Civil law

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Civil law deals with conflicts between people, conflicts between organisations and conflicts between people and organisations. Another name for civil law is private law. Civil law includes the legal areas of family law and commercial law.

Civil law procedures

There are 2 kinds of procedures in civil law: summons procedures and petition procedures.


Summons procedure

In a summons procedure, you ask the judge to decide a conflict. The first step in this procedure is the summons. This is when you explain what the conflict is and what you want. The opposing party (‘defendant’) can then respond to the summons.

Petition procedure

In a petition procedure, you write a letter to the judge to ask him or her to do something. For example, you can ask the judge to confirm a divorce. The other person, or an interested party (someone who is affected by the case), can respond to the petition; the Dutch word for this response is verweer.

Both the summons procedure and the petition procedure are usually quite complex; they require extensive proceedings, called the ‘substantive proceedings’. If you need the judge to make a decision very soon, you can start an urgent procedure (‘preliminary relief proceedings’).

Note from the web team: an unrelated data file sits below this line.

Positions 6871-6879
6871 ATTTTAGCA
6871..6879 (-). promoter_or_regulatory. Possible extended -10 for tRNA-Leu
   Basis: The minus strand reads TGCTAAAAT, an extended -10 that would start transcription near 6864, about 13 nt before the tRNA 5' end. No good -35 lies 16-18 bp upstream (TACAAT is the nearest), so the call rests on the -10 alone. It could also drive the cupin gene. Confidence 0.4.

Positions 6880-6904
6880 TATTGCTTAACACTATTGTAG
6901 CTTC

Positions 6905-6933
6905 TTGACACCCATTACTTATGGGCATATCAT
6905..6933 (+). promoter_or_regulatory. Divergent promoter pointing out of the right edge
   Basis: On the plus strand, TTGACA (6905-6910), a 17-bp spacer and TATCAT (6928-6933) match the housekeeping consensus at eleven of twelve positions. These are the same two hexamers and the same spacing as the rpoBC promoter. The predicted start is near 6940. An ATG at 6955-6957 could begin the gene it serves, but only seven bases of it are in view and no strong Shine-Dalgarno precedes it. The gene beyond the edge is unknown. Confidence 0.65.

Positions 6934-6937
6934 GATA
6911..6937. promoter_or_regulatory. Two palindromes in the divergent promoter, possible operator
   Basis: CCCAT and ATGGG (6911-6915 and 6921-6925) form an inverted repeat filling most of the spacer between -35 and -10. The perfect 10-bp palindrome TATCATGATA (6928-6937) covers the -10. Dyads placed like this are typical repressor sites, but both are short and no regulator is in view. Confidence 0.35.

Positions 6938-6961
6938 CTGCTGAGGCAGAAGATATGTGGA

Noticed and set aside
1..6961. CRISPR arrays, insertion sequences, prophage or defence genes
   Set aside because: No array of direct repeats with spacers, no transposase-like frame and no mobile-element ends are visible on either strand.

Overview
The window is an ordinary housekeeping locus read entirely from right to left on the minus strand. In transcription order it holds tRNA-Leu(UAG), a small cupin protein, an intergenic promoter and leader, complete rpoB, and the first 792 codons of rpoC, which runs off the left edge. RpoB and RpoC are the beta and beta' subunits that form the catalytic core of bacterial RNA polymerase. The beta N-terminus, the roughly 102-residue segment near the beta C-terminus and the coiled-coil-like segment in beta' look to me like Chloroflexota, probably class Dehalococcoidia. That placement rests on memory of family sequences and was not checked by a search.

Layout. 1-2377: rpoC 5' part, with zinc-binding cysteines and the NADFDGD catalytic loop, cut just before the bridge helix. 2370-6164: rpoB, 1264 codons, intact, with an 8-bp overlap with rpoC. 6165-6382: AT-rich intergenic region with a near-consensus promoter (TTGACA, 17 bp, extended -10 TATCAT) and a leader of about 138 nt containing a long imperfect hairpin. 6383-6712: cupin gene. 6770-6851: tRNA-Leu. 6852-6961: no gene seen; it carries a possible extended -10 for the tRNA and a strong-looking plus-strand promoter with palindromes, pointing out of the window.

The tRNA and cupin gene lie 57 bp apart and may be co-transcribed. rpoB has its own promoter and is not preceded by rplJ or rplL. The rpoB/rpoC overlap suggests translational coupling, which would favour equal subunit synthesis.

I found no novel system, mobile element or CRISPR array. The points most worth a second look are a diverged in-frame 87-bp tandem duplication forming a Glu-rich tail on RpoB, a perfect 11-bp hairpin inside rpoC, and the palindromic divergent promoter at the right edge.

Subdistrict court or civil court?

Depending on the problem and/or the amount of money involved in the conflict, you will go to either the subdistrict court or the civil court.


When do you go to the subdistrict court?

The subdistrict court is part of civil law. The subdistrict court deals with cases involving money up to €25,000, employment cases, cases relating to rent, consumer sale cases and consumer credit cases. It also deals with cases that involve administration, guardianship, mentorship and accepting an inheritance.

When do you go to the civil court?

The civil court deals with civil cases that involve more than €25,000 and cases where the amount of money is not specified. This can happen if the people involved dispute whether there is an agreement between them, or if one person wants the other person to do something or stop doing something. The civil court also deals with things like divorce, alimony, adoption and children’s guardians.



Authorised representatives in civil law

You must have a lawyer when you bring a case to the civil court. You do not have to get a lawyer when you go to the subdistrict court, but you can if you want to. If you have a lawyer, you do not need to authorise him or her to represent you. If someone who is not a lawyer represents you, you will need to authorise that person.

Mediation in addition to legal proceedings

Mediation in addition to legal proceedings brings people together to resolve their conflict. An independent mediator leads the mediation. You can get mediation in any area of law and at any time during the case. The judge can suggest it, or you can ask for it yourself. If you can resolve your dispute through mediation, you may not need to go to court. The people who have the dispute pay for mediation together.


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